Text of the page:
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Can transition from ferromagnetism exist in 1D chain of spins?

I know that: $$\Delta F = 2J - kT\ln(N)$$

in the spin $1/2$ Ising model, where $N$ is the number of ways in which we can create the domain wall. For large $N$ and $T\neq 0$, second term will dominate and $\Delta F$ will be negative resulting in no long range ordering of spins and hence $0$ magnetization. But for $T = 0$, first term dominates and we have all spins up or all down in the ground state resulting in non zero magnetization. That means we can have a phase transition from ferromag/antiferromag to paramagnetism only at $T =0$. Is this argument correct for non existence of Ferromagnetism in 1D?

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  • $\begingroup$ Are you asking "Is there long range order at finite temperature in the 1D Ising model?" or "Is this a valid argument to show that there is no long range order in 1D?". If it is the first then long range order in 1D is prevented by the Mermin-Wagner Theorem. If it is the second then I would have to say, based solely on your argument, what prevents a phase transition at a small, but non-zero temperature? $\endgroup$ – By Symmetry Feb 7 '18 at 13:26
  • $\begingroup$ At finite non zero T also, based on J, $\Delta F$ can be +ve and hence there can be phase transition. But I have never come across such an argument and have read that Ferromagnetism can't exist in 1D. $\endgroup$ – Draco_1125 Feb 7 '18 at 13:31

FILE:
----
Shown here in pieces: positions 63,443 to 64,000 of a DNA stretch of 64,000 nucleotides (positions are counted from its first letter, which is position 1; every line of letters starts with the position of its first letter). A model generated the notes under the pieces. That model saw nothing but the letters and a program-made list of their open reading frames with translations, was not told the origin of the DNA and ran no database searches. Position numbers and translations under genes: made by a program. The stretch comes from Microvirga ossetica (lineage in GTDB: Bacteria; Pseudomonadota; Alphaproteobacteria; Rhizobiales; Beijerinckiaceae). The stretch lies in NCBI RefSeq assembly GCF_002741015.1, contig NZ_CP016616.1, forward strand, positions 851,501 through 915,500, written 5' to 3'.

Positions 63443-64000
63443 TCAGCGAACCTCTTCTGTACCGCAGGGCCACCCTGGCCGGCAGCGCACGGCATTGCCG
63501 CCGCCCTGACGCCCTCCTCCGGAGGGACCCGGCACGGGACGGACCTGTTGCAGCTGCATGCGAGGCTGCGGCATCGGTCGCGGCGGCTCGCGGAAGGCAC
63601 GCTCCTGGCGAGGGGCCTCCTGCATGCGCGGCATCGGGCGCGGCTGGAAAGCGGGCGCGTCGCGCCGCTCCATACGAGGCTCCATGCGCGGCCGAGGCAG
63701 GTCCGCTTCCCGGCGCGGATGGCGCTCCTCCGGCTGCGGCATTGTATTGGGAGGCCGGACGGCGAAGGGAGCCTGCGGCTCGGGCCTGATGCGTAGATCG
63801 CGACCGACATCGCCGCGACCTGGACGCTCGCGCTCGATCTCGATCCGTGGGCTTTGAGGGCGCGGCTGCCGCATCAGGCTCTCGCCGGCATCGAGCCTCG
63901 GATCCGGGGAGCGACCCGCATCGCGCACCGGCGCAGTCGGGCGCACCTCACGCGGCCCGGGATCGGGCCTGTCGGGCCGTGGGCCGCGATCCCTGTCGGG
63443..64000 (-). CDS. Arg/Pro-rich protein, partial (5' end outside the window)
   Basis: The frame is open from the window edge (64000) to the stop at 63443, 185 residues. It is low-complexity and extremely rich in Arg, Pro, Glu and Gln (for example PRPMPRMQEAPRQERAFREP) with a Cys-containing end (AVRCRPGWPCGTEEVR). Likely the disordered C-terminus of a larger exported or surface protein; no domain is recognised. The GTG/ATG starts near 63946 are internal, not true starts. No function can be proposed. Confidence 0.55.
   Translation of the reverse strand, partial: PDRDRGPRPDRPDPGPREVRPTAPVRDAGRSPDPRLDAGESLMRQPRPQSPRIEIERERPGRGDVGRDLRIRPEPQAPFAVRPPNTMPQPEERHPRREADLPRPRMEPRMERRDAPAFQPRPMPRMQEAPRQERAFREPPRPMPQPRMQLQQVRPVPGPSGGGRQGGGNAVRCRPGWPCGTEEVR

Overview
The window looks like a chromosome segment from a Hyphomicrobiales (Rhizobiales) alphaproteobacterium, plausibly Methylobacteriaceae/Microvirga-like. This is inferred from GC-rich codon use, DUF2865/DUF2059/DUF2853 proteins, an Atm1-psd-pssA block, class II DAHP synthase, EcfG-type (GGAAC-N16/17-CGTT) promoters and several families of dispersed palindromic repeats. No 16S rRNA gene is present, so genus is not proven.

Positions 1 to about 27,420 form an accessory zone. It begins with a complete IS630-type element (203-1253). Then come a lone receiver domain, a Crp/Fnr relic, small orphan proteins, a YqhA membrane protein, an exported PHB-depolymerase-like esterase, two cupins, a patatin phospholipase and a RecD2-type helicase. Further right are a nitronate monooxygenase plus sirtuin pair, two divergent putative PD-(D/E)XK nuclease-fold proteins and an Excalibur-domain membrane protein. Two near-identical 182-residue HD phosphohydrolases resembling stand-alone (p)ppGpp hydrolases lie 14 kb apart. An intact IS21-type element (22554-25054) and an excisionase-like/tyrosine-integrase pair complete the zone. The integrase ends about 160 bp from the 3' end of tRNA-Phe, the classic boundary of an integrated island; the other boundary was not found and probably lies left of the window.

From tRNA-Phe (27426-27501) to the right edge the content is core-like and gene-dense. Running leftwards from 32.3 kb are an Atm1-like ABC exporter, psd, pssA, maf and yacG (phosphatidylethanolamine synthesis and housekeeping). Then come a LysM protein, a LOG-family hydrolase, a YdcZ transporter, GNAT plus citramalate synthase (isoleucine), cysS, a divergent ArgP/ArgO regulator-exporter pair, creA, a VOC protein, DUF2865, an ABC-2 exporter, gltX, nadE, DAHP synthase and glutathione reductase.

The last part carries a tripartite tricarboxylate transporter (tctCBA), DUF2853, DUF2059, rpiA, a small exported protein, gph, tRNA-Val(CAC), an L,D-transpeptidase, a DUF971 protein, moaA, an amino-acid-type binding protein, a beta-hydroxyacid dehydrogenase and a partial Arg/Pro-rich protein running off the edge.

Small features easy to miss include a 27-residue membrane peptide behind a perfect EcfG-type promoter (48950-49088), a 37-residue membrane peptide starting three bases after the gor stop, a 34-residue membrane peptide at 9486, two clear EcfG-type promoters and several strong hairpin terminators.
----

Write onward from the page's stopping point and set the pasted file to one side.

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    $\begingroup$ @BySymmetry : Mermin-Wagner theorem has nothing to do with the absence of discrete symmetry breaking in one-dimensional systems (it applies to systems with a continuous symmetry). Nevertheless, there are very general theorems showing that one-dimensional systems (at least with bounded spins and interactions decaying not too slowly) cannot undergo a phase transition at positive temperature. See, for example, Section 6.5.5 in this book. $\endgroup$ – Yvan Velenik Feb 7 '18 at 18:51
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[NB: The correct relation is $\Delta F = 2J - kT\ln(N-1)$]

For large $N$ and $T\neq 0$, second term will dominate and $\Delta F$ will be negative resulting in no long range ordering of spins and hence $0$ magnetization.

Yes. The first term ($2J$), which represents the energy penalty in creating a "domain wall" (i.e. in flipping all the spins on one side of a randomly chosen one), is completely negligible when $N$ is large. The second (entropic) term will result in a decrease in $F$, therefore favoring the creation of more and more domain walls and preventing long range order from being established.

But for $T = 0$, first term dominates and we have all spins up or all down in the ground state resulting in non zero magnetization. That means we can have a phase transition from ferromag/antiferromag to paramagnetism only at $T =0$. Is this argument correct for non existence of Ferromagnetism in 1D?

Yes, this is correct. In the 1D Ising model (and actually in any 1D model), phase transitions can only occur at $T=0$.

For a discussion of this, see K. Huang, Statistical Mechanics, $14.3$.

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